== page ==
Increasing the visual effect of the FPC are lines that run to additional circled concepts that support the FPC. These Sputnik-like appendages are what Buzan calls basic ordering ideas, “key concepts within which a host of other concepts can be organized” (p. 84). For example, if you were working with our metacognition example, your lines might radiate out to a host of also-circled metacognitive strategies, such as retrieving, reflection, exam wrappers, growth mindset, and the EIAG process of Event selection-Identification of what happened-Analysis-Generalization of how the present forms future practice (for a fuller explanation see our It Works for Me, Metacognitively, pp. 33-34). And if you wanted to go one step further, you might radiate lines from, for instance, retrieving, to actual retrieving strategies (e.g., flashcards, interleaving, self-quizzing).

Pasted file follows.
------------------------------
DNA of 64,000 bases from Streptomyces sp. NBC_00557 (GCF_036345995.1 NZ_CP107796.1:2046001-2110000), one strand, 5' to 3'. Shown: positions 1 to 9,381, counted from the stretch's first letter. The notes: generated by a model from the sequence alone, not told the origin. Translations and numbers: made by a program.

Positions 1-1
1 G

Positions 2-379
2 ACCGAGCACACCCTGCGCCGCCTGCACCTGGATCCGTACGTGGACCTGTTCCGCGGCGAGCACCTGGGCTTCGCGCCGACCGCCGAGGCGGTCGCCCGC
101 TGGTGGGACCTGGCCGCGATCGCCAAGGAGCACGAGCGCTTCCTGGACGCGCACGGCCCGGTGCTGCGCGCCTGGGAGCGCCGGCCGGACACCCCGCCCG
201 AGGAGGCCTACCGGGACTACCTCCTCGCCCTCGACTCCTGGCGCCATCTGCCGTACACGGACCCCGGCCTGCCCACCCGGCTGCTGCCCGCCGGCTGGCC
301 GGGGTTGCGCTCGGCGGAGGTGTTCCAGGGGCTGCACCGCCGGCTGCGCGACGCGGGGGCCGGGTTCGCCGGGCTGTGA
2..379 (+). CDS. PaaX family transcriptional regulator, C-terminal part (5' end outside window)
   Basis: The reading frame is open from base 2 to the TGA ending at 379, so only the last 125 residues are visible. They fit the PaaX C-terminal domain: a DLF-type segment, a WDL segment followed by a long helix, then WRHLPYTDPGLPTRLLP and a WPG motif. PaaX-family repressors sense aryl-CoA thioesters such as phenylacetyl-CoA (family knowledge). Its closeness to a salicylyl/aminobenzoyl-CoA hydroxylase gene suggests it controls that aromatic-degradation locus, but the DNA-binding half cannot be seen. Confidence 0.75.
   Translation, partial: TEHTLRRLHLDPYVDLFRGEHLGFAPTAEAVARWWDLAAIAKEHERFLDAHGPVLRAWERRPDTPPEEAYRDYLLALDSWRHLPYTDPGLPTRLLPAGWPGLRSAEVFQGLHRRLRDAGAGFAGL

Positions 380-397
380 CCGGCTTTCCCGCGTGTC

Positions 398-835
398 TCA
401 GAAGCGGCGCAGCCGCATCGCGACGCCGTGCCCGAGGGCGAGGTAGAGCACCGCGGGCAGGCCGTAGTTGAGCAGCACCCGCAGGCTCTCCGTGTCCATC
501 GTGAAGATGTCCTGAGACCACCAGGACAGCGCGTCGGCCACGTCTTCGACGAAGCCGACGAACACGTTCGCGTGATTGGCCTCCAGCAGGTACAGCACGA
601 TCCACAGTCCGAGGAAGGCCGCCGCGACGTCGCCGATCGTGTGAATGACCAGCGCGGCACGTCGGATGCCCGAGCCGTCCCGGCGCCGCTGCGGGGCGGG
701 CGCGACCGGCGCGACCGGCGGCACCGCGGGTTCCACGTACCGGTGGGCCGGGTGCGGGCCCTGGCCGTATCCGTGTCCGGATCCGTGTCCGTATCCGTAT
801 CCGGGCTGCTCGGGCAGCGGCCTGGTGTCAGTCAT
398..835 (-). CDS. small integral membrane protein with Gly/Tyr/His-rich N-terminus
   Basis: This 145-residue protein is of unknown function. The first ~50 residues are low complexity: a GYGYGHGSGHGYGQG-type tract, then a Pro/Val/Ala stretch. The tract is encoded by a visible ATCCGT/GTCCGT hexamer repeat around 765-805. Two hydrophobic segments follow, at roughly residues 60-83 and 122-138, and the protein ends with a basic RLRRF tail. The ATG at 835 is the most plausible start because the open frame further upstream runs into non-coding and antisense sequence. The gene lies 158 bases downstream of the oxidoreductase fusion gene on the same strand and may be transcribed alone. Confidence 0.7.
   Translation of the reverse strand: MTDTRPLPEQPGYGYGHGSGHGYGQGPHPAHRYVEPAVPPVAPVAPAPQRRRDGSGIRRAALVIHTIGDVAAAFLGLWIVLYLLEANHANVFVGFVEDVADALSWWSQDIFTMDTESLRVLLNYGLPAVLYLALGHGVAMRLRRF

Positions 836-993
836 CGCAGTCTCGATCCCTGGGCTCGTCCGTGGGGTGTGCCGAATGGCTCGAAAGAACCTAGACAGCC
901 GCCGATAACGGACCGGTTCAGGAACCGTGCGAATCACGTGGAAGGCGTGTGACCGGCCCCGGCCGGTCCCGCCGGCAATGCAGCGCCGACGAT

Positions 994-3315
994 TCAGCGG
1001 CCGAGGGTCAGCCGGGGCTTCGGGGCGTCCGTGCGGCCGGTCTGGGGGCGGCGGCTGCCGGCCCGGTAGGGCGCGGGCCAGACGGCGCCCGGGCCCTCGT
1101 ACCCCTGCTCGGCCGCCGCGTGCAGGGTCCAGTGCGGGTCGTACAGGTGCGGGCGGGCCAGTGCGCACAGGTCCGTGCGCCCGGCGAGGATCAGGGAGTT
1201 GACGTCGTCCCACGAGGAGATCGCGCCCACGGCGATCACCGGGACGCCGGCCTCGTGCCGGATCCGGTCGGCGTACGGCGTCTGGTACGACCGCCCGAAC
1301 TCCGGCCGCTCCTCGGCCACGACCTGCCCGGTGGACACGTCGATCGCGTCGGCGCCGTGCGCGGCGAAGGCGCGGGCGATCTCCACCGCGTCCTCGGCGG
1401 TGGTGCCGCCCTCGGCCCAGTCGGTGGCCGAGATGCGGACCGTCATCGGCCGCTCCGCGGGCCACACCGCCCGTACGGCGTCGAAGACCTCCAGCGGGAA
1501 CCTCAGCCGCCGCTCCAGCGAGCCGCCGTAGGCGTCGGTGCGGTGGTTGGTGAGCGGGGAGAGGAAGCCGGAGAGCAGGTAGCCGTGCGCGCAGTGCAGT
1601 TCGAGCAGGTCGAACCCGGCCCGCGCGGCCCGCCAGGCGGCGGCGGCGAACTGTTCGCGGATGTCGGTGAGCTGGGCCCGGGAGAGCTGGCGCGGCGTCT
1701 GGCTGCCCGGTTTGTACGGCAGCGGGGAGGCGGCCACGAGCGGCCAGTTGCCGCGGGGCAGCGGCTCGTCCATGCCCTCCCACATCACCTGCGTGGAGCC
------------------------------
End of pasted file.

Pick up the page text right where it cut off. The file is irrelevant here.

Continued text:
Uses for Mind Maps

Mind mapping has many uses for both students and faculty:

  • Notetaking: mind mapping provides an alternative form of notetaking whether for students or professors participating in committee meetings. It can be done before a class session by the professor, during the session by the student, or afterwards as a way of checking whether the fundamental and powerful concept(s) was taught or understood.
  • Studying: instead of rereading notes taken, a method destined for failure, try reorganizing them into a mind map or two. Mind mapping not only offers the visual alternative here, but provides retrieval practice, another metacognitive technique.